It is of such material that the ghost stories are usually made. Existences who do not wish to communicate with the humans, like “Babana bhuta” of Gundicha ghara (Gundicha Temple) of Puri or the ghosts of Shiva loka, give us no stories.
The more malevolent the ghost, the more gripping the story. Harmless ghosts hardly yield absorbing tales. Quite understandable; why read a ghost story if it does not give you goose-pimples? Of course, a harmless ghost could become the subject of a fascinating tale if it has left behind a colourful life or a sad life when he was in our world.
Most of the ghosts in Chaudhry’s collection are, unfortunately, harmless. One of them was so considerate that he consciously avoided his favourite haunts when humans were expected there. But if a human encountered one of these inoffensive ones and fell sick or unconscious or had a heart attack, the poor ghost could not be blamed.
To blame is the fear of the living towards the dead-living and the general prejudice of the former against the latter, formed, in part, from listening to those horrifying stories about malicious ghosts. What is often ignored is that their malice was often due to the far worse malice they had received from some human or humans when they were alive.
As someone said, some live as though to become an example for others – what others should be or more importantly – should not be. One can generalize this observation so as to include ghosts as well; so, some ghosts exist to become examples – “examples” for the living, not for their fellow ghosts, interestingly. For a story-teller, ghosts become the stuff of tales, not because of themselves but for their interaction with the humans.
Now, many ghosts in Chaudhry’s collection have their home in Shimla because – knowing their ways from tales about them, both ancient and new – while alive, they were deeply attached to this quiet, scenic place, with a friendly, English climate. When alive, unlike most Anglo-Indians there, they did not leave Shimla after India’s independence, and it was because of their attachment to the house they lived in, the avenues they frequented, the Club they liked, the friendly winters, and the not so unfriendly summers, etc. that they stayed on and continued to do so even after they slipped into another world.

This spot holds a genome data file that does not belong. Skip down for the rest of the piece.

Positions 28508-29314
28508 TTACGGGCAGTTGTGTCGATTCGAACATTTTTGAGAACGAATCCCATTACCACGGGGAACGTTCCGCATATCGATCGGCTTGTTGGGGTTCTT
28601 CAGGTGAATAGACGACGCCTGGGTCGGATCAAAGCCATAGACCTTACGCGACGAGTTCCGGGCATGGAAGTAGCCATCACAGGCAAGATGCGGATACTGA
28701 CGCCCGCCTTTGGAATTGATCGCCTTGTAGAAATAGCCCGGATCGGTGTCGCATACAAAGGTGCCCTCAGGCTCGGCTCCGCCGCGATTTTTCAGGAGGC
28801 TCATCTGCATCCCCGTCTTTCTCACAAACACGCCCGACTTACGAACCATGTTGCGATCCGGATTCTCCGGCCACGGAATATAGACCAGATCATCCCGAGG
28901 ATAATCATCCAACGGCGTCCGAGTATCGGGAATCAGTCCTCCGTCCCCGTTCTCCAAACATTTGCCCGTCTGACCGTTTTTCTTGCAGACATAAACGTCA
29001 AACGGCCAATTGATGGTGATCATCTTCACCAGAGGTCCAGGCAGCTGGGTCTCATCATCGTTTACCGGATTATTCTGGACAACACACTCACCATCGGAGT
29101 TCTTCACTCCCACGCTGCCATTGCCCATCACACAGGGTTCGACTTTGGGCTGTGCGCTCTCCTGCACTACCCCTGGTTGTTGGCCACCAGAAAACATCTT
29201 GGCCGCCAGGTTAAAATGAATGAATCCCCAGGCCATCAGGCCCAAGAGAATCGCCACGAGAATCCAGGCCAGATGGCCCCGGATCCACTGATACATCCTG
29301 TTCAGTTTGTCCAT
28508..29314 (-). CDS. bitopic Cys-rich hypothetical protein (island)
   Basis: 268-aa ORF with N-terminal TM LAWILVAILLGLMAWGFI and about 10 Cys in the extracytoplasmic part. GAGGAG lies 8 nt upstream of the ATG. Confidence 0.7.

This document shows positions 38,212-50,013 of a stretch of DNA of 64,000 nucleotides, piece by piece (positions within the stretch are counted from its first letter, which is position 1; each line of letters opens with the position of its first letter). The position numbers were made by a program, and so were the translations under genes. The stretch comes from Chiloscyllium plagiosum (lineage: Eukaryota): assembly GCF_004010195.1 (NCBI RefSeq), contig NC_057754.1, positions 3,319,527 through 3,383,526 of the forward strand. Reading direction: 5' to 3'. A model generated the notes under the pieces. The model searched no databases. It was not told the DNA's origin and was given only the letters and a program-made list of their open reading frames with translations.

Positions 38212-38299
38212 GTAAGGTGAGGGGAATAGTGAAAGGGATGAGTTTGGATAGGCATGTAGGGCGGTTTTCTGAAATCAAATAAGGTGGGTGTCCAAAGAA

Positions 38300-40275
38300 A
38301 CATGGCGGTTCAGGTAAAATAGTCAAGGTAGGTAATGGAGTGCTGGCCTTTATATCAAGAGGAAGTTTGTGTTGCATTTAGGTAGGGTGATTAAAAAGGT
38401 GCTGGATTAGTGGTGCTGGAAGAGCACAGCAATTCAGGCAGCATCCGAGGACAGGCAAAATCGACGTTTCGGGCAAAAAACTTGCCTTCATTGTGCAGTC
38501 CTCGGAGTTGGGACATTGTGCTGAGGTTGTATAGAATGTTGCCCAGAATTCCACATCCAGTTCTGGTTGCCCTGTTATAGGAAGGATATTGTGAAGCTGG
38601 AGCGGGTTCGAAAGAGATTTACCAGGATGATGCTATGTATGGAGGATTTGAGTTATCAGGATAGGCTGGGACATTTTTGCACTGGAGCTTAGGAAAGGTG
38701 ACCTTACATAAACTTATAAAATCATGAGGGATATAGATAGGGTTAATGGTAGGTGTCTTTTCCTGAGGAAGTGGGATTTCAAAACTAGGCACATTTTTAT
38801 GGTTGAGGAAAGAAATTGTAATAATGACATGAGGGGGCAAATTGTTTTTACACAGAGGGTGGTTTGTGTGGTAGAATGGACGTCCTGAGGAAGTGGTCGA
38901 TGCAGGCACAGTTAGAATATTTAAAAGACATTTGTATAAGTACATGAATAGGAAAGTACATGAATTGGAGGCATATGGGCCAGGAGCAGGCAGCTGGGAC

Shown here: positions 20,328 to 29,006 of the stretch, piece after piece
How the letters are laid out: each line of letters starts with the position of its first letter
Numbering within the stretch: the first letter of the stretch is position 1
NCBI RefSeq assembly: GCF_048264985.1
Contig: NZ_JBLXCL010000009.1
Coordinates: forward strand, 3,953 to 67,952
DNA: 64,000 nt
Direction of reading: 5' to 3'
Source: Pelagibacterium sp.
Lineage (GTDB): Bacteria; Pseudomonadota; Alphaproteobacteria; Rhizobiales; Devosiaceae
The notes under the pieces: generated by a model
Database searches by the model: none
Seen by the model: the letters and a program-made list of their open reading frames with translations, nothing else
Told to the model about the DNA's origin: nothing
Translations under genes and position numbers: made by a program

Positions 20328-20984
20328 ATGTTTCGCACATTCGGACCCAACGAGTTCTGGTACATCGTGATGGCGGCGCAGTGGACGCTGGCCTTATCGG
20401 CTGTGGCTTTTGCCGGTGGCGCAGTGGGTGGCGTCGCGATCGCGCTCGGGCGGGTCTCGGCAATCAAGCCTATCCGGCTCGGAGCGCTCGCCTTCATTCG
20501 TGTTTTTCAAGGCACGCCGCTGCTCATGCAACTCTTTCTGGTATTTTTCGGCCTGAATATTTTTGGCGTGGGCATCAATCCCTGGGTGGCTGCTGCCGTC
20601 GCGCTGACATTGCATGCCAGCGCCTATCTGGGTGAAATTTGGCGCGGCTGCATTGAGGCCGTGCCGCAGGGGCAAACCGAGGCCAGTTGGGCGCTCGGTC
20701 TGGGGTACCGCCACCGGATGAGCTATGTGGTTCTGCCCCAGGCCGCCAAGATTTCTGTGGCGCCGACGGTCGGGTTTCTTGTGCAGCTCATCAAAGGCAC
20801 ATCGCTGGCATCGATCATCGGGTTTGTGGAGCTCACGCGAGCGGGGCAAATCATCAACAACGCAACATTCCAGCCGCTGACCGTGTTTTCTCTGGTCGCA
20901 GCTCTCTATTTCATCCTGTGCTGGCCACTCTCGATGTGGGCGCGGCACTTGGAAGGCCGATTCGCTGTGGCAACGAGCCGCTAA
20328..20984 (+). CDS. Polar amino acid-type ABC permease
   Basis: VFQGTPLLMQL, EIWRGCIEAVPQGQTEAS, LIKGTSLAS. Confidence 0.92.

When alive, they were probably simple, ordinary people who quietly and happily lived their days in that lovely hill town. When dead, they suffered the changes the city underwent after independence: filth all around, loss of greenery on account of reckless cutting down of trees to build ugly concrete houses, winters less cold and summers more hot, renaming of streets after locals, the collapse of landmark English structures for sheer neglect, a general lack of discipline and order seen all around and the like.
Embarrassed and uneasy to be seen among these, they hid in daylight and moved around only in the darkness of the midnight, in the cold, the rain, and the mist, hated by the humans, feared by the humans and seen by them as being a pain in their neck. All because of their immoderate attachment to some material things when they were in the mortal world. We have to learn from them what we must not be.
(The views expressed are the writer’s own)
Retd. Professor of Linguistics and English, IIT Kanpur
Email: [email protected]
(Images from the net)